Goldman Sachs ‘helps’ European Governments Hide Debt

Greece’s overwhelming national debt has set off yet another global economic crisis—and just like the last one, American banks are at the center of the story. According to the New York Times, Goldman Sachs and other U.S. banks played a key role in postponing Greece’s day of reckoning while it racked up more debt by using a variety of complicated financial tactics reminiscent of the mad science that sparked the subprime mortgage crisis. Just months before the current crisis, in November 2009, Goldman president Gary Cohn led a group of banks in offering Greece a way to refinance their health-care debt, but it was hardly the first of such efforts. In 2001, Goldman Sachs engineered multi-billion dollar loans for the government hidden behind currency trades to help it skirt the EU’s deficit rules. “Politicians want to pass the ball forward, and if a banker can show them a way to pass a problem to the future, they will fall for it,” Gikas A. Hardouvelis, an economist who’s studied Greece’s accounting, told The New York Times.


Filed under Economics, World Politics

3 responses to “Goldman Sachs ‘helps’ European Governments Hide Debt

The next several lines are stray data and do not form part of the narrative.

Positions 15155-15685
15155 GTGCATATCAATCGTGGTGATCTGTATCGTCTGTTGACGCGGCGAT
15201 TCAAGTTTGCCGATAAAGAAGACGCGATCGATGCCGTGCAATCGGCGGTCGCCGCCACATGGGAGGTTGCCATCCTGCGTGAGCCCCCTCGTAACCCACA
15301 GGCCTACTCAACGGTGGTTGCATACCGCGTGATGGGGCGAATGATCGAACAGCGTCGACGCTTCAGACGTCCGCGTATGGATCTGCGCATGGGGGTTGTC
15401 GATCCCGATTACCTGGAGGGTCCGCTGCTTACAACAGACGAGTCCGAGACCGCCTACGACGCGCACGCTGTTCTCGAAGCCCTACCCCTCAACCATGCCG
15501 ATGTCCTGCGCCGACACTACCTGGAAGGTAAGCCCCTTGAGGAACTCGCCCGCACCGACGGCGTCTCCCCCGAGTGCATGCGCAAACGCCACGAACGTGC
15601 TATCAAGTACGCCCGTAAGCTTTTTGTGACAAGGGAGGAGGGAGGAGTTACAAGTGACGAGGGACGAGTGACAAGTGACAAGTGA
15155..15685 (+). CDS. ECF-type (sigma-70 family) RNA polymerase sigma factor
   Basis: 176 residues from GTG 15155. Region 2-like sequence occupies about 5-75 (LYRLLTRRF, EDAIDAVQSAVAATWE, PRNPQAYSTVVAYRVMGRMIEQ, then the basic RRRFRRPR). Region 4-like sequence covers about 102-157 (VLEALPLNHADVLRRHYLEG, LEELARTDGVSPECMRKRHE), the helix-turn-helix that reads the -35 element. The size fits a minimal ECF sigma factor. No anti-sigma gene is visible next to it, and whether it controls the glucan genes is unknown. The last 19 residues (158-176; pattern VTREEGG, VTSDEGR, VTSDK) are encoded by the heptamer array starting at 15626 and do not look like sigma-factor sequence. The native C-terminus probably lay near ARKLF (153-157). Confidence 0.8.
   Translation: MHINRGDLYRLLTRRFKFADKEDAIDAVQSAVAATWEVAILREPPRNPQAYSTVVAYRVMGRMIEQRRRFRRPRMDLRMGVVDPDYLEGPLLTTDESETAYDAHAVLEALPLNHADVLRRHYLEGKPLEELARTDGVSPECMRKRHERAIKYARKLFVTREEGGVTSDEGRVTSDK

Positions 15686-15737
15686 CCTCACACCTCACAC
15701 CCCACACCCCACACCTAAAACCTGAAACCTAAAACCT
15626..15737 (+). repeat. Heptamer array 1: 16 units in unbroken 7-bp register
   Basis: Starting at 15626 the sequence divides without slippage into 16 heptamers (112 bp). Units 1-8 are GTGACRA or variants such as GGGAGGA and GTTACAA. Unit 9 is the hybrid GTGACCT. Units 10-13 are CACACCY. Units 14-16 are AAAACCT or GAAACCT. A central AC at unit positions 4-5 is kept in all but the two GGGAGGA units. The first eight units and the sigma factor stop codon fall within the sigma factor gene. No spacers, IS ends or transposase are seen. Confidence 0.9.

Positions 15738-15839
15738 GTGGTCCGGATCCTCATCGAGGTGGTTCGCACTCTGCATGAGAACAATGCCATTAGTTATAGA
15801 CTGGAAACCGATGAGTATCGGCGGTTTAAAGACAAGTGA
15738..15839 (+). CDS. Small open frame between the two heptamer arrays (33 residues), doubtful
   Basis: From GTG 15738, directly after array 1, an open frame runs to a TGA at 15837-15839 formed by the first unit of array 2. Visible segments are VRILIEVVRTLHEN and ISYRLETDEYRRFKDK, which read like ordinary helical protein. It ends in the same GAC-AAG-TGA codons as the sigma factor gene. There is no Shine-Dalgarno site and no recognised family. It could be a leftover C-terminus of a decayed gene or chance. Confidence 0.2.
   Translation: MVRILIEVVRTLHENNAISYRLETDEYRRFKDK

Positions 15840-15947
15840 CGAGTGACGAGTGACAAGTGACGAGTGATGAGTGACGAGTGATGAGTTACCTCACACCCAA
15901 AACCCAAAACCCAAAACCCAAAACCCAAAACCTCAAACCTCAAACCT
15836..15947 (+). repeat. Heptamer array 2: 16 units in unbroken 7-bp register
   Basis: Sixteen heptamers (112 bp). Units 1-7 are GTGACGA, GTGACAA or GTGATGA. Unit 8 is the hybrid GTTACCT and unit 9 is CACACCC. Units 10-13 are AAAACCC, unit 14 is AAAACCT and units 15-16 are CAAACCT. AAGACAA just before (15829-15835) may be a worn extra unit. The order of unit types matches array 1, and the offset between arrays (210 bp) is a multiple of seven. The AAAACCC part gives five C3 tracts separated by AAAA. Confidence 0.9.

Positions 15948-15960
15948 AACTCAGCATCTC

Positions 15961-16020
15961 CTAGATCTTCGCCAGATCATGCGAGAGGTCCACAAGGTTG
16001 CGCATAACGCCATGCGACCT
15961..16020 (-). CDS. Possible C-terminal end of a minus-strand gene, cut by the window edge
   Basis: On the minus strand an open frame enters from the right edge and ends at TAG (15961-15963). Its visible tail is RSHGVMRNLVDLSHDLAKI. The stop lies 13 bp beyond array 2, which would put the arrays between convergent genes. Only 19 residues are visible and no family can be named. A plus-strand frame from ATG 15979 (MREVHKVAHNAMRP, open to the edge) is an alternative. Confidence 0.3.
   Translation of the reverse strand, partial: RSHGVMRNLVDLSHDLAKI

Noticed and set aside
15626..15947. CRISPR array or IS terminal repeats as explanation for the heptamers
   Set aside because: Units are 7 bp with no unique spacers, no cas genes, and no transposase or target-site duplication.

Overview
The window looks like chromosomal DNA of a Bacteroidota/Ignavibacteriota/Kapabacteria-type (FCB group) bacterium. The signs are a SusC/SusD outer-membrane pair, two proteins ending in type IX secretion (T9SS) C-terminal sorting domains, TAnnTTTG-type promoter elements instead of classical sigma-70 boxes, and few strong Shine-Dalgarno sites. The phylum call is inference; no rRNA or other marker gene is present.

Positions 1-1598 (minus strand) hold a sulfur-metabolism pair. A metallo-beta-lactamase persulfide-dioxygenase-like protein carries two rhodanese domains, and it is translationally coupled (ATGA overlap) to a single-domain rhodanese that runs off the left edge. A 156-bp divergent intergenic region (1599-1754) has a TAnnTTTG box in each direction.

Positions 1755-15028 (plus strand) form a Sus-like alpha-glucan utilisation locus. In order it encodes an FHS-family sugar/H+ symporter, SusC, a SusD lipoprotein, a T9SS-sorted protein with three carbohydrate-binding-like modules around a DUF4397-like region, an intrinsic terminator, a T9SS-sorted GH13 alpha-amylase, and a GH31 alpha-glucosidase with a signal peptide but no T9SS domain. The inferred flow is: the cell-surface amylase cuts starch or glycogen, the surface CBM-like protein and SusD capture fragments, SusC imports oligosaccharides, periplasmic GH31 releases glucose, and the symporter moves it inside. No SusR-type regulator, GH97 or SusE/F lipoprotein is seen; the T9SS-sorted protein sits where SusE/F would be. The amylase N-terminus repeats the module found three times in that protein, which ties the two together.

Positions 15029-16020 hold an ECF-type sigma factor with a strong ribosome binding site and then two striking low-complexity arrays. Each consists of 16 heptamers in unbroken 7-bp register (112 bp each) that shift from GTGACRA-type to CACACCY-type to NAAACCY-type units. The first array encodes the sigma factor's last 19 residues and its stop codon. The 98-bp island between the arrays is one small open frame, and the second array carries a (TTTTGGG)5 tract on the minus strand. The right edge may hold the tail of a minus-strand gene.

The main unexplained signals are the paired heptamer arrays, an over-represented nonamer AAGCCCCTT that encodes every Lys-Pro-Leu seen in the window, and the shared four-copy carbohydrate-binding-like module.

1. fnord

    And yet, guess what? The Republicans have filibustered banking reform in the Senate.

    And their supporters seem to approve! All they have to do is STOP anything President Obama and the majority democratic Congress may attempt! You see, losing an election is now living under tyranny, and worse!

  2. fnord

    Our newspaper recently ran an article saying Goldman Sachs devalued Hawker Beechcraft, a local company they own, by a whopping 85%. I imagine that ‘loss’ probably reduced their taxes a bit.

    Hubby Griffin asked, “Where is that salesman who sold Raytheon to Goldman Sachs? They need to find him and get him on board selling airplanes!”

  3. fnord

    Bomb Explodes at Athens J.P. Morgan

    The United States isn’t the only country with Main Street-Wall Street friction. In Greece, the tension turned violent Tuesday when a bomb went off at the offices of J.P. Morgan Chase in Athens. No one was injured, and a warning call was placed to an Athens newspaper. The time bomb damaged the door and broke some windows. Greece’s economy ran into trouble when credit-rating agencies downgraded its ratings due to huge government debts.